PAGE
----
Pinot for Vegans
Strict vegans are challenged to determine which wines are vegan since wine labels do not always provide the
information that qualifies whether the wine is vegan. Ingredient labels are mandated by the US government on
food, non-alcoholic drinks and in Colorado, even marijuana. The ingredients in wine other than sulfites usually
remain a mystery to the consumer.
Many wines are “fined,” a process to clarify wine by removing sediment in which the winemaker may use
animal-based products such as albumin (egg whites), casein (a milk protein) or isinglass (a fish byproduct).
Although these animal-derived products are removed before a wine is bottled, the wine might not be
considered strictly vegan. Some wines are also filtered through animal products before bottling.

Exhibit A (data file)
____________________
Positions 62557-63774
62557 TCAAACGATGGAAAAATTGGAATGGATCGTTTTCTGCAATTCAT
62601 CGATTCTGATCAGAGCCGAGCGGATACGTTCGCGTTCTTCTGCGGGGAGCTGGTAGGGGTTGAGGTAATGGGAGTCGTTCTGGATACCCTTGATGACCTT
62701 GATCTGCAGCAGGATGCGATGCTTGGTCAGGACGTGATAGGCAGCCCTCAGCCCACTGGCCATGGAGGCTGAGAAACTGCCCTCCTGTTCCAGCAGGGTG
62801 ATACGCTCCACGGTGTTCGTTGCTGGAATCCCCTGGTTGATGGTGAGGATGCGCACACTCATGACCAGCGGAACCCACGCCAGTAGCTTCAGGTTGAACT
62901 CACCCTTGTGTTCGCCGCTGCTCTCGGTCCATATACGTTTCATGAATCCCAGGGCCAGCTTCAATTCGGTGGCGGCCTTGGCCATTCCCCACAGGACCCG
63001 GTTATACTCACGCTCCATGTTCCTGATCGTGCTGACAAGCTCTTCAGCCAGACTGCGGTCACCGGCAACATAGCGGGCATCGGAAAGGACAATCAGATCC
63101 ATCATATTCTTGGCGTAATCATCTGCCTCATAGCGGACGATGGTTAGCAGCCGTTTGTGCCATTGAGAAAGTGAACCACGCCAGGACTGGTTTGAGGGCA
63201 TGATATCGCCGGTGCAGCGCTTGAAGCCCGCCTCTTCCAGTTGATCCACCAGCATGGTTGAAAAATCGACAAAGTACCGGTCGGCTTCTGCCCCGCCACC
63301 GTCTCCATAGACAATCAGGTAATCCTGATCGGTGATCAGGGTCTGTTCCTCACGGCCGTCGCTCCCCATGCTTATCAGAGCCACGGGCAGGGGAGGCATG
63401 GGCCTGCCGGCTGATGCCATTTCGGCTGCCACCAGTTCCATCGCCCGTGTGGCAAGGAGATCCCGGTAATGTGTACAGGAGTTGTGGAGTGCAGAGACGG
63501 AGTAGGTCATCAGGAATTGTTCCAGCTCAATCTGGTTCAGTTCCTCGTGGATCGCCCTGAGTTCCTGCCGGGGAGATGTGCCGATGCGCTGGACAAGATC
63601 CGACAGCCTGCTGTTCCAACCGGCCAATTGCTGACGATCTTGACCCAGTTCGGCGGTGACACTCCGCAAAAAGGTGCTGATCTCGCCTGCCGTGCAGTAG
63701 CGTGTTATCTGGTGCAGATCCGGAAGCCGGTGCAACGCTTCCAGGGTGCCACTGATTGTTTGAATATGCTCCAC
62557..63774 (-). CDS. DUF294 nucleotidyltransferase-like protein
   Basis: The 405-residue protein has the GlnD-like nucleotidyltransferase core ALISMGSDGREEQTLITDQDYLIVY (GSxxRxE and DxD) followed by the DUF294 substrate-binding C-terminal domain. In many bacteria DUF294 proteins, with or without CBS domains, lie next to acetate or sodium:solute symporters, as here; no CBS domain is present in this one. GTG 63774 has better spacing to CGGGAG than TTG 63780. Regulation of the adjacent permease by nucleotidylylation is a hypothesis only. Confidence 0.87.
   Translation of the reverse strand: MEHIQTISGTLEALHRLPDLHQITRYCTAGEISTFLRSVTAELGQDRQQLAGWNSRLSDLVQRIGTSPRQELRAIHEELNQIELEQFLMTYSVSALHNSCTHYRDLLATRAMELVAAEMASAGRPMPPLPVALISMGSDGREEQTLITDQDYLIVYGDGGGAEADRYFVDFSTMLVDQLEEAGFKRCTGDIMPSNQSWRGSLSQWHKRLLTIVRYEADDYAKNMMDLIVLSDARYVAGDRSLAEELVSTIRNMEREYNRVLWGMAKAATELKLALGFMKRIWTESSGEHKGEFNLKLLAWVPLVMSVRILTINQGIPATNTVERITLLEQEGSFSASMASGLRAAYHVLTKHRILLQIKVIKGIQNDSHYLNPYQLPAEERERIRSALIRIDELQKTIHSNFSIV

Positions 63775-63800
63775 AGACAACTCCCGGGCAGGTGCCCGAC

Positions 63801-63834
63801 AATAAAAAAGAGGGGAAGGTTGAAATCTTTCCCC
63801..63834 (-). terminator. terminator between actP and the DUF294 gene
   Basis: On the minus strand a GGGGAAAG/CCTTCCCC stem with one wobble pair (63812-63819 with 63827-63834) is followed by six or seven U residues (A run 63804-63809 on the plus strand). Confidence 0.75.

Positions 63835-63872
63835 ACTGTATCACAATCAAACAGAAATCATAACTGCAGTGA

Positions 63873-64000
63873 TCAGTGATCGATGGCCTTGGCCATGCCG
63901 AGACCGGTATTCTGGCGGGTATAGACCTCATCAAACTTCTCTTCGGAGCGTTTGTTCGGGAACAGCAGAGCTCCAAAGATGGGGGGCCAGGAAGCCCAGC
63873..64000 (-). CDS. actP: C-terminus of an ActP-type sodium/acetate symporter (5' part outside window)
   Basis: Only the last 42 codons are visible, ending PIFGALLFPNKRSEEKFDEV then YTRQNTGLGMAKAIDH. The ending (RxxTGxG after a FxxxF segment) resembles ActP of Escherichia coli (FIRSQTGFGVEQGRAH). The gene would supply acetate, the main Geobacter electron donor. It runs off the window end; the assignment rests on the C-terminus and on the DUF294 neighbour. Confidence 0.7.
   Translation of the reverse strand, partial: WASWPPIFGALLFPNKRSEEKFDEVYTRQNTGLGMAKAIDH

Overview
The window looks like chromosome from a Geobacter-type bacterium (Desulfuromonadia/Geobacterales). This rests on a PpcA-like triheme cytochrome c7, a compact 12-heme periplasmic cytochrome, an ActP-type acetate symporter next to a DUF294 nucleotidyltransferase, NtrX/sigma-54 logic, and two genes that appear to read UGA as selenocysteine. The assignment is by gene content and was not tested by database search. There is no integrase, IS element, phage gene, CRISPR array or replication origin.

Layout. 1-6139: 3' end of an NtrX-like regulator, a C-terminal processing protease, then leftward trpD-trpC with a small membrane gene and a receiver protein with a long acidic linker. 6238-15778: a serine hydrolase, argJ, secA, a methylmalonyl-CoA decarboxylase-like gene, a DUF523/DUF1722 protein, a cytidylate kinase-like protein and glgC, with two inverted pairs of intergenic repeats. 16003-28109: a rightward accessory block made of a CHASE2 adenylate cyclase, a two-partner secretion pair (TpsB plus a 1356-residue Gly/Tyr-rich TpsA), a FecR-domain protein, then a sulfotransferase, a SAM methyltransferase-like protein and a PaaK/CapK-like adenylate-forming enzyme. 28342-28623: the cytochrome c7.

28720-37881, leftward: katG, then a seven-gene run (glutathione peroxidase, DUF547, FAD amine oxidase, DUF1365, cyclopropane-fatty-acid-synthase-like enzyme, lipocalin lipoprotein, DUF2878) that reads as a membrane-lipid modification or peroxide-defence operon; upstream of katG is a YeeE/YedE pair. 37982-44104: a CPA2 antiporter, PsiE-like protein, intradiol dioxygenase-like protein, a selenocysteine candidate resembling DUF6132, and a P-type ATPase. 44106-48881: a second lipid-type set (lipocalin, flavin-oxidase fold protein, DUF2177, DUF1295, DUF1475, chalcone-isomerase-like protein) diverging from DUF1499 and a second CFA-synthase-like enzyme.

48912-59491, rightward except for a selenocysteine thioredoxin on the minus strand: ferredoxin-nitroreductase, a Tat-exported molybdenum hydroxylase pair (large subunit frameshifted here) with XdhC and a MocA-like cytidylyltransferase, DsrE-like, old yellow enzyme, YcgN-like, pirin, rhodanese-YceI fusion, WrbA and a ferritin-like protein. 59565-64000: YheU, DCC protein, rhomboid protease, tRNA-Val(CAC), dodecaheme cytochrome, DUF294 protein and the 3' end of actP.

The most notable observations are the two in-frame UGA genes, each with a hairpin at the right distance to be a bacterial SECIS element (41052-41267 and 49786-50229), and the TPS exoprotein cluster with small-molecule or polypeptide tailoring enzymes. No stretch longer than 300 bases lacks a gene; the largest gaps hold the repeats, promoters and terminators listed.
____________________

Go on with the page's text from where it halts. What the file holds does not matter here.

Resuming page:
Current wine labeling laws do not require a listing of animal-derived products used in vinification or the
admission that the wine is unfined or unfiltered. Wines that are both unfined and unfiltered before bottling, not
uncommon for domestic Pinot Noir, are considered vegan. Organic or biodynamic wines may or may not be
Foursight Wines in Anderson Valley was the first Anderson Valley winery to list ingredients on their wine labels,
and among the first in the United States to include a statement for vegetarian and vegan wine drinkers (see
label above and Pinot Noir reviews in this issue).
Vegans who want to drink a particular Pinot Noir (or anyone who wants to know a wine’s ingredients) should
contact the producer of the wine to see if it qualifies as vegan. You can also visit the website,
www.barnivore.com, for a listing of vegan wines among nearly 25,000 entries. For those who shop for wine at
Trader Joe’s Markets, the employees at the stores can access a list of all of their vegan products, including